Born and raised in China, I was always surrounded by my loving family and friends. As my family valued education and my parents both graduated from college, I always try my best to excel in schools and earn at least a master’s degree. When I immigrated to the United States, life seemed hard as there were so many changes and challenges. Almost all of my loved ones are in China, so I felt sad and lonely. Luckily, I still have my mom with me, who always shows me her love and support. Due to my limited English skills, I had a hard time expressing myself and understanding others. I still remember how people could not understand what I was talking about when I spelled my name. Despite of all those intimidating experiences, I took a public speaking class, worked hard to practice my English skills every day, and became more comfortable talking to other people.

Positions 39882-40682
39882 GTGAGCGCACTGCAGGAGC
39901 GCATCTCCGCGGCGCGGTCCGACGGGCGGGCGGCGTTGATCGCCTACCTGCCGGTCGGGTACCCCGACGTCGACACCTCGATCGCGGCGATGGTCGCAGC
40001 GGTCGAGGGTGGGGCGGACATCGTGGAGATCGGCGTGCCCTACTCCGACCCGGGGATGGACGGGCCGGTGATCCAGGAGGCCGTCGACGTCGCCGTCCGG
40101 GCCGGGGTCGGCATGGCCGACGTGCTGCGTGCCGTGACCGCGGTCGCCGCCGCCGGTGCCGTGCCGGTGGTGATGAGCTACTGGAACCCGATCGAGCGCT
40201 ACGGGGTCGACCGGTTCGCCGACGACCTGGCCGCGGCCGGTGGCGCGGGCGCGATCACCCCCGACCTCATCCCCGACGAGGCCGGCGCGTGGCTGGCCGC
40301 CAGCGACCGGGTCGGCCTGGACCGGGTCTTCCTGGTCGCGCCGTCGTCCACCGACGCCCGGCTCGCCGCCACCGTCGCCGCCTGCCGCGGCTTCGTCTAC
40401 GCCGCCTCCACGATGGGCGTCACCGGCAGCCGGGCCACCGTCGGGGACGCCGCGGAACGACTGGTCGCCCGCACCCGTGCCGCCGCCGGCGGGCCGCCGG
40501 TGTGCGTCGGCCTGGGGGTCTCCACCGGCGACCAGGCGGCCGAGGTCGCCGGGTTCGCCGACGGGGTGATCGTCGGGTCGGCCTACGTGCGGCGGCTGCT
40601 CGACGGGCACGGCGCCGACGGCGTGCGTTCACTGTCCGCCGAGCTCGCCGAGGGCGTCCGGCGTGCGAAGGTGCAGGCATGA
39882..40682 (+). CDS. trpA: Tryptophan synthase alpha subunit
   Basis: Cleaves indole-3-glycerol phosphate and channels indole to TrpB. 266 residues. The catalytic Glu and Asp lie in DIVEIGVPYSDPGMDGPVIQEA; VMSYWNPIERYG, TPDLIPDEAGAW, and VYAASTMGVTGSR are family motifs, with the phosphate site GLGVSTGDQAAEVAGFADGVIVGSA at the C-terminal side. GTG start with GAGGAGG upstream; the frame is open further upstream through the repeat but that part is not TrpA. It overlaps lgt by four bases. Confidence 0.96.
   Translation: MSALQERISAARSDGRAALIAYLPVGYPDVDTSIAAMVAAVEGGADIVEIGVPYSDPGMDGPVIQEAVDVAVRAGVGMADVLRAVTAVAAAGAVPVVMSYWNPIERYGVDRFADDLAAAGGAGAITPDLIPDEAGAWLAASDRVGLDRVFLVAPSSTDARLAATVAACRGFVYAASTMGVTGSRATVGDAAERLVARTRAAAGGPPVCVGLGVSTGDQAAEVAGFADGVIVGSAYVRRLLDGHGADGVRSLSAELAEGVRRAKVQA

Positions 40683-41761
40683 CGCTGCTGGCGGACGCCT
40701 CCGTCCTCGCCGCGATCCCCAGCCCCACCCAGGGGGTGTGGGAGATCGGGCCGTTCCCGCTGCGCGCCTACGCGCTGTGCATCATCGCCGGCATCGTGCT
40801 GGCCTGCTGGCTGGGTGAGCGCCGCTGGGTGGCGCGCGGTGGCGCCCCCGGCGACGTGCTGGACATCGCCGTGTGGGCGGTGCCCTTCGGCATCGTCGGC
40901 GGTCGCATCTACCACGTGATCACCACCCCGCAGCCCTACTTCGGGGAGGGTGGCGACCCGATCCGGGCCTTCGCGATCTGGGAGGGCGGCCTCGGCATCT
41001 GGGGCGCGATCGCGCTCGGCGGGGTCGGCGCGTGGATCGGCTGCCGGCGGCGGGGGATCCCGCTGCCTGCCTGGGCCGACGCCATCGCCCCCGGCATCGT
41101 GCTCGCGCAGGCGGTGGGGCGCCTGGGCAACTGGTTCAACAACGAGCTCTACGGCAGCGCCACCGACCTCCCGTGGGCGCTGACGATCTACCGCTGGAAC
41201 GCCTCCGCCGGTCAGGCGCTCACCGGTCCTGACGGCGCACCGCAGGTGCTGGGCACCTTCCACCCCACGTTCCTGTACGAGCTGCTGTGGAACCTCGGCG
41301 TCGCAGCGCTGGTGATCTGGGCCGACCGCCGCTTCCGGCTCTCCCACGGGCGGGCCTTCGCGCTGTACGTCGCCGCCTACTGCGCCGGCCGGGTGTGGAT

Even though I had been a leader in many ways in my life, it did not occur to me that I should be a leader when I first immigrated to the United States as I am part of a minority. However, the longer I have stayed in the U.S., the more I witnessed unfair treatment that the minorities received. I came to realize that people of different ethnicities are underrepresented in this country and our communities need leaders from diverse backgrounds to contribute to solving problems with their unique experience and knowledge. I can give back to the communities in more effective ways with good leadership skills. Since then, I have tried to practice my leadership skills in any opportunities I could get. I started by stepping out of my comfort zone and talked to more people. I have volunteered as a tax preparer in the past two years. Half of the low-income families and individuals that I have helped to prepare their tax returns were from China. It is difficult for immigrants with limited English to prepare their own tax return. This volunteering experience made me want to become a bilingual accountant to help low-income families gain more financial stability. I also became team leader in my business classes’ projects. Unlike what I did in most of my business classes, I did not volunteer as the team leader in a multicultural business consulting class as I was the most inexperienced and lacked marketing knowledge when we had to work with a real business and present in front of more than 130 people. Encouraged by my instructor, I became the team leader after our former team leader stepped down and one teammate dropped the class. At that time, our group was behind schedule and needed to work in a new direction that we believed would yield better results for the company. I worked a lot, checked in with my instructor, teammates, and our Rotary Club mentors regularly, and motivated and helped my teammates when they needed. To my great joy, we received high praise for our presentation and final report. And since our group consulted for a book publishing company which aims to promote food literacy, I knew more about the poverty, nutrition, and environmental problems and how difficult it is for minorities to succeed in business. And I have been finding ways to solve them since then.